ECON 318 Homework 6


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 ECON 318 Homework 6
Due 11/08 in class
Note: (1) Homework should be submitted in pdf/world format generated from RMarkdown (2) Please
include your answers, analysis, code, reasoning and the key steps, for instance the tables/plots produced by
R. Simply writing down the solution earns 0 point (3) Plagiarism is not accepted. Any similar homework
will get zero point.
Q1 [15pt]
Suppose you want to estimate the seasonal effect on the revenue. There is a constant term included in the
regression as usual. How many dummies are needed to perform such analysis?
Q2 [20pt]
Use the data in gpa2 and GPA2_description for this exercise.
1. Using all observations and regress colgpa on hsperc and sat.
2. Reestimate the model using only the first 2,070 observations
3. Find the ratio of the standard erros on hsperc from 1. and 2. what do you find? why?
4. Add female, verbmath and their interaction terms into the regression using all observations.
Q3 [20pt]
Load package ggplot2 and type data(diamonds) to load the data set. The definition of table and depth
can be found in the following picture
1. A diamond’s quality can be measured by cut, ordered by Ideal, Premium, Very Good, Good, and Fair.
Create dummy D1 to represent Ideal and Premium, and D2 to represent Very Good and Good.
2. Regress price on carat, depth, table, D1 and D2, all interactions terms between dummies and quantitative
variables (carat, depth and table). Interpret your result
Figure 1:
1
3. Create a random sample of size 1000 from the diamonds data. Draw the scatterplot of carat vs log(price),
color coded by cut.
4. List the distinct categories of color. What is their ordering?
Q4 [45pt] (Just Answer the Question; No R Command)
According to past series of Bond films, the average number of people that are killed by Bond shows substantial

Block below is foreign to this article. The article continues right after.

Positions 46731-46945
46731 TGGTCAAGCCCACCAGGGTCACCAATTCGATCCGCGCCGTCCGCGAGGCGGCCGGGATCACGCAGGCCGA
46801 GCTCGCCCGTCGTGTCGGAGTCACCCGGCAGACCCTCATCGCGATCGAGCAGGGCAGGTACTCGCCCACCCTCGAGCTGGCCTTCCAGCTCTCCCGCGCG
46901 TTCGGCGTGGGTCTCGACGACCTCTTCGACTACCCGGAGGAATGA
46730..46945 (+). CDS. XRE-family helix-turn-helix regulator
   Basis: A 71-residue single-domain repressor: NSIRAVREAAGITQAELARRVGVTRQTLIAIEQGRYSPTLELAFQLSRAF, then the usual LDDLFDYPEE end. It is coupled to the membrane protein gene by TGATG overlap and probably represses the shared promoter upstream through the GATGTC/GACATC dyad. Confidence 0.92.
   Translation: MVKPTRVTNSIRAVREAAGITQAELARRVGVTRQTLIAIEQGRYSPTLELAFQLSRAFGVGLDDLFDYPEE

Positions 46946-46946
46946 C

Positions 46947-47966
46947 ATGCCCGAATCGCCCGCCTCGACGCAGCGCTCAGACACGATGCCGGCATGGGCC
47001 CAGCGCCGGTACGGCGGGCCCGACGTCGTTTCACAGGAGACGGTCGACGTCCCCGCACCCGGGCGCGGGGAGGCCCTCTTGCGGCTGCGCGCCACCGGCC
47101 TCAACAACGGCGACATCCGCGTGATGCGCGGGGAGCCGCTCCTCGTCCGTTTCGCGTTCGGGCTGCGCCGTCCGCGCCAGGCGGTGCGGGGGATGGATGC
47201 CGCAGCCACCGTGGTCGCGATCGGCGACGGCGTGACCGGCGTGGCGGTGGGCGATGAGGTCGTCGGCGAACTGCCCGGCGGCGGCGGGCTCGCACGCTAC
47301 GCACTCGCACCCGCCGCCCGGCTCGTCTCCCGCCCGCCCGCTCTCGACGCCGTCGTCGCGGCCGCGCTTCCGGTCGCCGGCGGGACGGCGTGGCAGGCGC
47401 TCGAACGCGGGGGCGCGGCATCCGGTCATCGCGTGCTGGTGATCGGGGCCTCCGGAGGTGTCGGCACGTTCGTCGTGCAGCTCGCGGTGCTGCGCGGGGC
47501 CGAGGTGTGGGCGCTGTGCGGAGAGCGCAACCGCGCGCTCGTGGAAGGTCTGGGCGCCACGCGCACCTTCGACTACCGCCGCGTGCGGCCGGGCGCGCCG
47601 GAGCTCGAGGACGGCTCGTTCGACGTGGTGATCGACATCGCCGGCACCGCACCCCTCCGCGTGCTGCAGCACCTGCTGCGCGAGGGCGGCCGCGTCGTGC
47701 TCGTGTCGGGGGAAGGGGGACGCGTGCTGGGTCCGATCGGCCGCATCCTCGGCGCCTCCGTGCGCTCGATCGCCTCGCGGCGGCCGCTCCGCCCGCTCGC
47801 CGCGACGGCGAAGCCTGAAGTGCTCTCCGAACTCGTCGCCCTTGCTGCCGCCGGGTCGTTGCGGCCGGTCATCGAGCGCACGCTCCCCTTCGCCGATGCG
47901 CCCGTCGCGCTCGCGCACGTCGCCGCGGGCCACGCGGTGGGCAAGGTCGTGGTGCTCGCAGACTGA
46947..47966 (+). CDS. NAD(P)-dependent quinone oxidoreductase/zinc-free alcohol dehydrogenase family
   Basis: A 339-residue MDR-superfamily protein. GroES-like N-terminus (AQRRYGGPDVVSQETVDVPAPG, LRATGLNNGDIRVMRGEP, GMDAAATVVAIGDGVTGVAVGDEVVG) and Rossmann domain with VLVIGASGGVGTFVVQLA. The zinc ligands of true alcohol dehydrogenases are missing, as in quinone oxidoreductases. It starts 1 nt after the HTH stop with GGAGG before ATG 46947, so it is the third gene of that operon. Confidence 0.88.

variations among different Bond actors, as shown in the following graph. In particular, Pierce Brosnan ranks
#1 on this list. To study whether the revenue of the film are affected by the number of people that Bond
killed, we performed regression analysis on the available data set. The data are based on 23 past Bond films
with all the 6 Bond actors. For each film, we have information on the adjusted worldwide gross (in 1000
dollars), the average rating (on a 1-10 basis with 10 being the best), rating, film budget,the number of people
Bond killed and others killed in each film, bond actors and the year of the film. To start with, we build up the
following model to see if the number of people that Bond killed in the film would affect the worldwide gross,
Where log(gross) is the logarithm of the worldwide gross, Bond kills is the number of people that Bond
killed in the film, Pierce is a dummy variable indicating whether the Bond actor is Pierce. The following
table shows the estimation results.
Table 1:
Dependent variable:
log(Gross)
‘Bond kills‘ 0.02∗∗
(0.002, 0.04)
Pierce −0.53∗∗
(−1.03, −0.04)
Constant 13.05∗∗∗
(12.79, 13.31)
Observations 23
R2 0.21
Adjusted R2 0.14
Residual Std. Error 0.32 (df = 20)
F Statistic 2.73∗
(df = 2; 20)
Note: ∗p<0.1; ∗∗p<0.05; ∗∗∗p<0.01